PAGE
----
MANY OF US see attendee surveys as an item to check on the “to do” list to keep the Accreditation Council for CME happy, and thus maintain our accreditation status. What we may not realize is that attendee surveys are potentially a powerful source of information for our marketing efforts as well.
Surveys are wonderful tools to help us determine whether attendees had a meaningful educational experience in our workshop, conference, or symposium. And what about future activities? Properly crafted, surveys can point us in the right direction for success down the road.
Getting to Know You
Start by taking the opportunity to get to know your participants better. Ask which publications they read, what sorts of educational events they attend, their specialty, and other questions to help you get a demographic snapshot. From a marketing perspective, this information is vital in designing your plans to communicate future events to your target audience. Not only will you understand which topics your participants prefer, you will learn which publications would be best suited for your advertising campaigns and which other conferences would be likely partners for a marketing exchange program.
Use your survey to find out which other workshops your participants attended, both during your conference and at other events. Try to extract a trend to see what sort of general topics most interest your participants. By comparing individual workshops to your overall event and to other events your participants have attended in the past six months or year, you can determine what your participants find most valuable. This will provide you with a great base of topics to offer in the future.
Your Market Research Volunteers
How many of us wish we could get inside the minds of our participants? Market research is an excellent way to gain insight into our target audience, and your conference survey can be a good place to begin. One great way to develop a network of volunteers for marketing focus groups, online surveys, and phone interviews is by asking, right there on your survey. Simply include this question: “Would you like to participate in future focus groups, online activities, or phone interviews to help develop quality educational materials and outreach programs in the future? If so, please include your name and contact information here_________.”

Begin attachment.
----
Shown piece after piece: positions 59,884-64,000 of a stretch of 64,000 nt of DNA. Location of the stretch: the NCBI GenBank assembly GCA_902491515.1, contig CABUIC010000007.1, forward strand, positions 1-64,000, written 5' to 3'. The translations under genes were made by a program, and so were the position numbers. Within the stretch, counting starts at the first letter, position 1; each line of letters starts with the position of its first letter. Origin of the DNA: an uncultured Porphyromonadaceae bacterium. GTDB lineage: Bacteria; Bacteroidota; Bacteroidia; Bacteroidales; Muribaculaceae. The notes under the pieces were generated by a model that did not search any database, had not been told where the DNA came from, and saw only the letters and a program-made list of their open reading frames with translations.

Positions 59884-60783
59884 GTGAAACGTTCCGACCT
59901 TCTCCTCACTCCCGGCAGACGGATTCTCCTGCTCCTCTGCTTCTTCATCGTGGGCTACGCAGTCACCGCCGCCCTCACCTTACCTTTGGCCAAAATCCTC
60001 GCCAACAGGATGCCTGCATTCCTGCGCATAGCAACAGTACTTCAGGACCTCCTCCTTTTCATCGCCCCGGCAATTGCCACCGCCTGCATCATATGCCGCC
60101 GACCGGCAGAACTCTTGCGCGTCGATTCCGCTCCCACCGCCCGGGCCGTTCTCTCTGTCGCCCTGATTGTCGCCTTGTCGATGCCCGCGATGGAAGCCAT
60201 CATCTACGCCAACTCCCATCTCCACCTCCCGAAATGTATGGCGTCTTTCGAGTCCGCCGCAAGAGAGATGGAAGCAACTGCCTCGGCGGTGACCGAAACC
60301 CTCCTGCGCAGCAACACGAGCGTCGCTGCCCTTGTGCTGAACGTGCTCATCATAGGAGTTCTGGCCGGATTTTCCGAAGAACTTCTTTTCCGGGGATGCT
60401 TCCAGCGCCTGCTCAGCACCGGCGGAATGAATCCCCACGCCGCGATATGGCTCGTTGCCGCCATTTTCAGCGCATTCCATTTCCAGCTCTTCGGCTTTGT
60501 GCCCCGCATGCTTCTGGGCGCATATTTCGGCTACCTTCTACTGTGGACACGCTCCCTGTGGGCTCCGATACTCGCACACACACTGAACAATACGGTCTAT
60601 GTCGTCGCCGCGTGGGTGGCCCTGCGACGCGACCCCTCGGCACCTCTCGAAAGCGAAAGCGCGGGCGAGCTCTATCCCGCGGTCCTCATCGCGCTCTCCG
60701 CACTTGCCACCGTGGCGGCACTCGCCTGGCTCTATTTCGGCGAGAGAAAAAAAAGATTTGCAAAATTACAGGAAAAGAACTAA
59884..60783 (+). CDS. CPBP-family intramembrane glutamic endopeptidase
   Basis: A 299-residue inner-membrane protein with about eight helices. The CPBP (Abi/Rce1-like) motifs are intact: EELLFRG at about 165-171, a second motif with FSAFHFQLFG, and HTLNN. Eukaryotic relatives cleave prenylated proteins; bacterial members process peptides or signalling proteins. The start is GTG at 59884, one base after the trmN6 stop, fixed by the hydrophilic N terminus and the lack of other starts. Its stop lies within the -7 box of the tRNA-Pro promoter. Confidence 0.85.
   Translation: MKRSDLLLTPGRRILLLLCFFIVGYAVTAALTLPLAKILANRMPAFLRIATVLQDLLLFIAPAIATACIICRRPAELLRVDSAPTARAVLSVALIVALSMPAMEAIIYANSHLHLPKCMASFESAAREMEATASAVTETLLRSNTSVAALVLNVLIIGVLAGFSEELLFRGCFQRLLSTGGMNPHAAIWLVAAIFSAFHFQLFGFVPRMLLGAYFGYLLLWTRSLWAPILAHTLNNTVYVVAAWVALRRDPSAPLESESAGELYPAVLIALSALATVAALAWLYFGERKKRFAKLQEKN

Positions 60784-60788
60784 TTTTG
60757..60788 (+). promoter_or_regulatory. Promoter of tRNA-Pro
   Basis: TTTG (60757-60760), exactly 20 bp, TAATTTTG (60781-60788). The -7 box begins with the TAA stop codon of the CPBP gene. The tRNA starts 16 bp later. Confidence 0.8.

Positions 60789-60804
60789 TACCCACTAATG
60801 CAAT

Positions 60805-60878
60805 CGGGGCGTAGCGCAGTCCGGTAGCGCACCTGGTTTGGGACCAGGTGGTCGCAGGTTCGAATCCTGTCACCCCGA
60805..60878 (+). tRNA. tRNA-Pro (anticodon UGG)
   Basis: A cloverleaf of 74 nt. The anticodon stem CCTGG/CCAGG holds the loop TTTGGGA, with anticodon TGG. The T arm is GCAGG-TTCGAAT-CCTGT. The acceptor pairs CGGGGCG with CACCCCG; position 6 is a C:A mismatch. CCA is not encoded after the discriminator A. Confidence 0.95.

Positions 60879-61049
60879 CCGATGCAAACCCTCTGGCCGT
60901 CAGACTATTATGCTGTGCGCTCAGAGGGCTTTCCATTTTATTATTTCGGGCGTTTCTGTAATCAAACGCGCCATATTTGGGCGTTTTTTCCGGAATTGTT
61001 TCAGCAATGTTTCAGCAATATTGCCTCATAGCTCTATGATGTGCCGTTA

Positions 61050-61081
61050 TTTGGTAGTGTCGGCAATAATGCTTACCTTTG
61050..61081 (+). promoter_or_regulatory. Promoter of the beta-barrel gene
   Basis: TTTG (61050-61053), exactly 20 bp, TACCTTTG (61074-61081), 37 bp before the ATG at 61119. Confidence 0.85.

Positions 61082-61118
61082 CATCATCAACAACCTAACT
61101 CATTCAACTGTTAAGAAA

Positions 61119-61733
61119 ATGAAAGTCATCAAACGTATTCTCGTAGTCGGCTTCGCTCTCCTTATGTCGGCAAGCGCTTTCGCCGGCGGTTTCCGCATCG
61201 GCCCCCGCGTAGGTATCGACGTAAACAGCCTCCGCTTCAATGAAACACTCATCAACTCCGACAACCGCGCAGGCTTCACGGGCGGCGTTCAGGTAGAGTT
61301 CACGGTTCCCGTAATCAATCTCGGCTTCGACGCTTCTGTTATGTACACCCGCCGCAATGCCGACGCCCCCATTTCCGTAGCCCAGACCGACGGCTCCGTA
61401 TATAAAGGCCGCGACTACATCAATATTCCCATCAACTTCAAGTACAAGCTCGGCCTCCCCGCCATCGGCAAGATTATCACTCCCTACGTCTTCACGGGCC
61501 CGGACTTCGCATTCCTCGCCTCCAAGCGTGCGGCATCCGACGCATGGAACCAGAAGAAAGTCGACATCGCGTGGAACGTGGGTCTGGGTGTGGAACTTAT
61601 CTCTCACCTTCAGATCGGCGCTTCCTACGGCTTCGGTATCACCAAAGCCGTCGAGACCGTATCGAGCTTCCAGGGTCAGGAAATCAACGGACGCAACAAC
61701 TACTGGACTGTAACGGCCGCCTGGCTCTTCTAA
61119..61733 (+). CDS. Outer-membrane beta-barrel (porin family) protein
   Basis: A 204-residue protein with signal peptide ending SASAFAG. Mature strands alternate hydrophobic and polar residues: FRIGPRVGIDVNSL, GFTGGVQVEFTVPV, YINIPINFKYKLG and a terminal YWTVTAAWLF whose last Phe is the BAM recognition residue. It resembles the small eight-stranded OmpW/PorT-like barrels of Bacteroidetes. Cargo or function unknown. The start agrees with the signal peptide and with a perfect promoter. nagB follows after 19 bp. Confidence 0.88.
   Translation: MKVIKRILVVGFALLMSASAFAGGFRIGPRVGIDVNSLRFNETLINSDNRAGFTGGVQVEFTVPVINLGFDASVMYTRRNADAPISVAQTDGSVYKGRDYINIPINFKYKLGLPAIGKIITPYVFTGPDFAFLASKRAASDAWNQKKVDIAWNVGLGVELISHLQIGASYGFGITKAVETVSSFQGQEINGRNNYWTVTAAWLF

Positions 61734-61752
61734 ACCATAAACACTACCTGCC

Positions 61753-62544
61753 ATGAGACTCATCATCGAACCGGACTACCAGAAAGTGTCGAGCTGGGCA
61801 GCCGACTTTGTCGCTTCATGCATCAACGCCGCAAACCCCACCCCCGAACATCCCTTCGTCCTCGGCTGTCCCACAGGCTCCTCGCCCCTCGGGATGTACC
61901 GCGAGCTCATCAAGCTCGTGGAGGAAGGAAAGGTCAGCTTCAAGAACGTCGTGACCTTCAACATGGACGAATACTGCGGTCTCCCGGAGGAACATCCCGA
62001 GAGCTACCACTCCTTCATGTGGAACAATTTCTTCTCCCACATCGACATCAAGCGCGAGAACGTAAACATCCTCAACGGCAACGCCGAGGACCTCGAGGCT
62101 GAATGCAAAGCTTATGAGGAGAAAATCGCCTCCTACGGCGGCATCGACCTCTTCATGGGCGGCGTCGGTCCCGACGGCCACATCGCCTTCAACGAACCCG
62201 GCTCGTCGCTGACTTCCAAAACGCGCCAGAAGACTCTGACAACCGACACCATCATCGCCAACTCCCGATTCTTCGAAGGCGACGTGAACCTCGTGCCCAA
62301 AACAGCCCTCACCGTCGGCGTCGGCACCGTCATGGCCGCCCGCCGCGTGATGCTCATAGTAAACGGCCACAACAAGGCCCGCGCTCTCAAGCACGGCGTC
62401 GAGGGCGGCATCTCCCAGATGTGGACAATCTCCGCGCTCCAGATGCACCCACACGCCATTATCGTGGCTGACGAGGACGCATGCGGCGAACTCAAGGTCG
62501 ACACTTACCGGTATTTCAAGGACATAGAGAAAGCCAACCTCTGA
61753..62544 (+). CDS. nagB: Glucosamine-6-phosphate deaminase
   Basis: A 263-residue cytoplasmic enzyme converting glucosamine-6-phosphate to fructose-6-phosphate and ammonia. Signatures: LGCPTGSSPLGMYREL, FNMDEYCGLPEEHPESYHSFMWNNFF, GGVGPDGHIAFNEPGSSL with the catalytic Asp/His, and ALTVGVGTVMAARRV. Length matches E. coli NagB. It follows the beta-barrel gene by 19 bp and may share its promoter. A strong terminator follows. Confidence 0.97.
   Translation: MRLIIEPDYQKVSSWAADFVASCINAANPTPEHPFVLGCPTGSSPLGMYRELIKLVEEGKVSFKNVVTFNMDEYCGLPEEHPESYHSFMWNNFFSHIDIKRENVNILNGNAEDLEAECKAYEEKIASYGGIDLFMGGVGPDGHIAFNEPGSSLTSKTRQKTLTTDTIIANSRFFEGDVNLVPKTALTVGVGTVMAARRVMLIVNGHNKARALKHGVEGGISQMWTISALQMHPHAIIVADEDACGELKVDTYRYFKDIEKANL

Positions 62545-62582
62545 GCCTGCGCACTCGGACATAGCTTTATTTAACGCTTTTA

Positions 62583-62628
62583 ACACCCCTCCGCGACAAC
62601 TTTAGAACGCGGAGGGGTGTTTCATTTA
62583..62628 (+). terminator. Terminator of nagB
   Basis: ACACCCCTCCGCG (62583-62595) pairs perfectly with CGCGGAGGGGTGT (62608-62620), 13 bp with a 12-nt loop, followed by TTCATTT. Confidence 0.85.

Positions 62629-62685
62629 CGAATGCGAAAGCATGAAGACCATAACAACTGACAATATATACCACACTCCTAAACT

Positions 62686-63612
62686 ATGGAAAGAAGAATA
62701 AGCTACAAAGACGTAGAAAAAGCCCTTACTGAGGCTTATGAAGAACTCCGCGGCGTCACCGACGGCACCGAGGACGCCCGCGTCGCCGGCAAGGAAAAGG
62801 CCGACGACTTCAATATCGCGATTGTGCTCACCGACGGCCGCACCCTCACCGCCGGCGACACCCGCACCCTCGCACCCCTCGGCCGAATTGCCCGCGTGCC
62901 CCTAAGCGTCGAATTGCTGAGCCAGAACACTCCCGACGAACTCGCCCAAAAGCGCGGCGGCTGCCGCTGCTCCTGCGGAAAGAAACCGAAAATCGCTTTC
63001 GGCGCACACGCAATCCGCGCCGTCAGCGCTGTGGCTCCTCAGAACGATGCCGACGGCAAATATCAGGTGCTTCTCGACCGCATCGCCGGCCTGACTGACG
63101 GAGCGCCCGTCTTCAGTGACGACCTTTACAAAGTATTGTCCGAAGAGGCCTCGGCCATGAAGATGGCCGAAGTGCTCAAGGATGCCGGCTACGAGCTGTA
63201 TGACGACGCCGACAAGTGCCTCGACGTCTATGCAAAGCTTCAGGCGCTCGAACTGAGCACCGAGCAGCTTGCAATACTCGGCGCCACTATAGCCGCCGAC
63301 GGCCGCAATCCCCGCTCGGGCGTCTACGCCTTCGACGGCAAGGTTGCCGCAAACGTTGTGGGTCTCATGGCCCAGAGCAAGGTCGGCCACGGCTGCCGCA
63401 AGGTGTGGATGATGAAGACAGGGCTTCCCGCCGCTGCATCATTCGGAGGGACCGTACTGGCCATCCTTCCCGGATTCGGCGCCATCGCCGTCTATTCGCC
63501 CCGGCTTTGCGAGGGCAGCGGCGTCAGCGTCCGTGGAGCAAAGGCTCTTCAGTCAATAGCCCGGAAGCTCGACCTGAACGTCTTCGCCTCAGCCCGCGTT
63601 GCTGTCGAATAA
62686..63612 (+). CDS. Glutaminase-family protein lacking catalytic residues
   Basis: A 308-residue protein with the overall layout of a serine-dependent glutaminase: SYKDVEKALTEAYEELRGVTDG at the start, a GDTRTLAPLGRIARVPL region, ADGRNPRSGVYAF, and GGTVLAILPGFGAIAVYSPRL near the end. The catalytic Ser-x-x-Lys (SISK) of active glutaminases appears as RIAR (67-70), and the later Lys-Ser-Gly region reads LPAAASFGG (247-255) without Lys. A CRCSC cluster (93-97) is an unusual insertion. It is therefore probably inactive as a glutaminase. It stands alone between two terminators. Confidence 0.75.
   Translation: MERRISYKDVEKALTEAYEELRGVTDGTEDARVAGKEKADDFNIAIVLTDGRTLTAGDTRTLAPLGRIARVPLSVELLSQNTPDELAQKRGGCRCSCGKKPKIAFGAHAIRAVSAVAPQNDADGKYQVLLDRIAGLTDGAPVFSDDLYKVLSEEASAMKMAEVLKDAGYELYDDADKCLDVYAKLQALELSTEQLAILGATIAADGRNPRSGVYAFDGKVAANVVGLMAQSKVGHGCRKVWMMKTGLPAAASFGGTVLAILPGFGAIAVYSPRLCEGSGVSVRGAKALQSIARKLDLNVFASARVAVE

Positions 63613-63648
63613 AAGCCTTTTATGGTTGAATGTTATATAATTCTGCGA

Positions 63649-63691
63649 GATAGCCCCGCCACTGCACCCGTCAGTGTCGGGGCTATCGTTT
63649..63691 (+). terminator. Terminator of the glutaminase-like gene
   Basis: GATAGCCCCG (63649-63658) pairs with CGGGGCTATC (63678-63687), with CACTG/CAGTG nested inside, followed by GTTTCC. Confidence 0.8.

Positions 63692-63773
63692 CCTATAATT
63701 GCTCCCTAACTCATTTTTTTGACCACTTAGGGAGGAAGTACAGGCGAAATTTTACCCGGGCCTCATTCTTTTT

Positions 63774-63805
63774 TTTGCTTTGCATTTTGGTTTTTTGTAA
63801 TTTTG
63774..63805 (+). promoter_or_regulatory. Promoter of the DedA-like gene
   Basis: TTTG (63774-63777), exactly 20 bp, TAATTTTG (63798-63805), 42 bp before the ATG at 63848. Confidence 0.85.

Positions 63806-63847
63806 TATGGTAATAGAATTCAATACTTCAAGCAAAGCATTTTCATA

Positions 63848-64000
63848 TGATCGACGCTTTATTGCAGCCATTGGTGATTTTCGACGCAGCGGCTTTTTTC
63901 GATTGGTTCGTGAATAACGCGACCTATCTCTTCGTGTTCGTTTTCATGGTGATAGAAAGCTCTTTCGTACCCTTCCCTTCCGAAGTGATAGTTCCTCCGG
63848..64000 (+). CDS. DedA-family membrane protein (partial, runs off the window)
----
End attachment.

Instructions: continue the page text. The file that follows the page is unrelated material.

Let your participants know that honoraria or gifts will be provided for those who offer their time. This is an inexpensive way to generate a pool of prequalified participants who are particularly interested in your events for your market research activities.
Of course, you need to take advantage of your volunteers. By conducting regular market research activities, you will keep your finger on the pulse of your industry. Are new educational tools emerging that participants wish you would include? How do attendees really feel about the presentation style, pace of workshops, or materials you are designing to supplement your courses? Find out if you are off-base with your marketing programs before they alienate potential attendees. By tapping into your pool of volunteers as you develop your program, you greatly increase your likelihood of a slam-dunk approval rating after the big event. Another great side effect of creating apool for market research is the public relations “halo” effect of reaching out and including participants in your inner circle. They will more readily believe that you have their best interests at heart simply by the fact that you bothered to ask.
Market research doesn't have to be expensive or intimidating. Start with a simple tool you already use — the post-conference survey — and you're well on your way to making your future conferences, your marketing programs, and your educational style the best they can be.
Jennifer Goodwin is president of The Goodwin Group, a global medical communications consulting agency in Arlington, Mass. You can contact her at firstname.lastname@example.org.